David J. Ritchie

  • S. C. Eklund
    November 16, 2009 Reply

    As I am about to leave for work, I haven’t time to cite the sort of examples Archbishop Dolan pinpoints in his denied Op-Ed piece. Suffice it to say, that although my work requires me to examine “The New York Times” on a daily basis, I am now extremely careful to keep that examination as succinct as possible, clicking on as few tabs as possible, seeking most of my news and all of my editorials elsewhere. It has been clear for at least the past decade that the “Times” is on a crusade against Catholicism in general and the Catholic hierarchy in particular. It is stupifying that this newspaper could feign surprise at being – at last – called on it by New York’s courageous new archbishop. I haven’t been successful in persuading two of my family members to drop your print edition, but, with God’s grace they’ll get the message this time.

    Praise the Lord and pass “The Wall Street Journal!”

  • S. C. Eklund
    November 16, 2009 Reply

    The above is a comment I was unsuccessful in being able to email to the public editor at the NYTimes…figures.

  • C.F.
    November 16, 2009 Reply

    As further proof of the inclinations of the Times, this independent report compares the lengths the Times went to not to criticize radical Islam after the incident at Fort Hood, with the way the Times reported on persecution of Mormons after Proposition 8 in California.

  • mvd
    November 19, 2009 Reply

    J. Waldmann, That was so well-said, especially the last line.

  • Gene B NJ
    November 19, 2009 Reply

    Another “cheap shot” by the NY Times against the Catholic Church was the book review of Oct. 25, 2009, where the reviewer blandly states that the Catholic Church “…for a time in the 1940s, sponsored public burnings of comics at parochial schools… .” [page 17 of Book Review]. Would the Times editors allow such drivel if similar generalized allegations were made against other organized religions?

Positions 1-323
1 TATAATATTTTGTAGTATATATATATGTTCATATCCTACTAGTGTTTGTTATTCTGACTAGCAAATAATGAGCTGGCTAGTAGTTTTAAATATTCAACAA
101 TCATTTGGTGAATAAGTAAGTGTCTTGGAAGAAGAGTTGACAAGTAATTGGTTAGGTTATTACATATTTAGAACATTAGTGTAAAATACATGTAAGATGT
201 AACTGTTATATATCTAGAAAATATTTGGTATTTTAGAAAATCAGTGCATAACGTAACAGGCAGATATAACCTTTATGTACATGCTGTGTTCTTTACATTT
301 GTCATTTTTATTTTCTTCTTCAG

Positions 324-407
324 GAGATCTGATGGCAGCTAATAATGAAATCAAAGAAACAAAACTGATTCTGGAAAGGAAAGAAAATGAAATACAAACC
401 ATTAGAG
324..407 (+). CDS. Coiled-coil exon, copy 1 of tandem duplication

• Firmin DeBrabander
    November 20, 2009 Reply

    The Catholic Church has bigger fish to fry than taking on the New York Times- Look into your own house! Has our church dealt with this mortifying and horrifying pedophilia case fairly? Absolutely not! As a practice and mortified Catholic, the New York Times cannot call this scandal to our attention ENOUGH! It MUST NOT HAPPEN AGAIN! And if it does, we must deal with it honorably, not in cowardly and authoritative fashion like Cardinal Law. Don’t throw stones at the NY TImes- get your own house in order Archbishop. And as for Maureen Dowd- I concur with Mr. McBride above: indeed, has the Catholic Church ensured and announced complete equality of men and women? Give me a break- M. Dowd said nothing contrary, and everybody knows it.
    I concur with other comments above: the Church must listen to its critics in and outside the church- Ms. Dowd’s criticisms are coming from plenty of Catholics. Listen to the people- This pedophilia crisis is prime example of NOT listening, and acting authoritatively, going it on your own. Obviously, not a good idea. Please make me proud to be a Catholic again- the behavior of the Church, and then its off the mark reactions, make that very hard at times!!!

  • Chiara G.
    November 22, 2009 Reply

    On October 27th, I cancelled my 20 year daily subscription to the NYTimes after reading the NY Times blog by Randy Cohen “Can We Talk About Religion Please?”. It was the last straw following Laurie Goodstein’s front page article about the Franciscan priest who had fathered a child, her article with Rachel Donadio about the Pope’s announcement about the Anglicans reception into the Catholic Church, and Maureen Dowd’s screed against all things Catholic. When the customer service representative asked me why I was cancelling my NY Times subscription, I explained that I would no longer pay to have such anti-Catholicism in my home.

    God bless Archbishop Dolan for the courage to stand up to the NY Times.

  • Gene Giordano
    November 25, 2009 Reply

    Welcome to New York Archbishop! The land of loud fans and loud critics! Keep up the good work, you have the strength and personality to fit right in, but most importantly the faith for such an important role.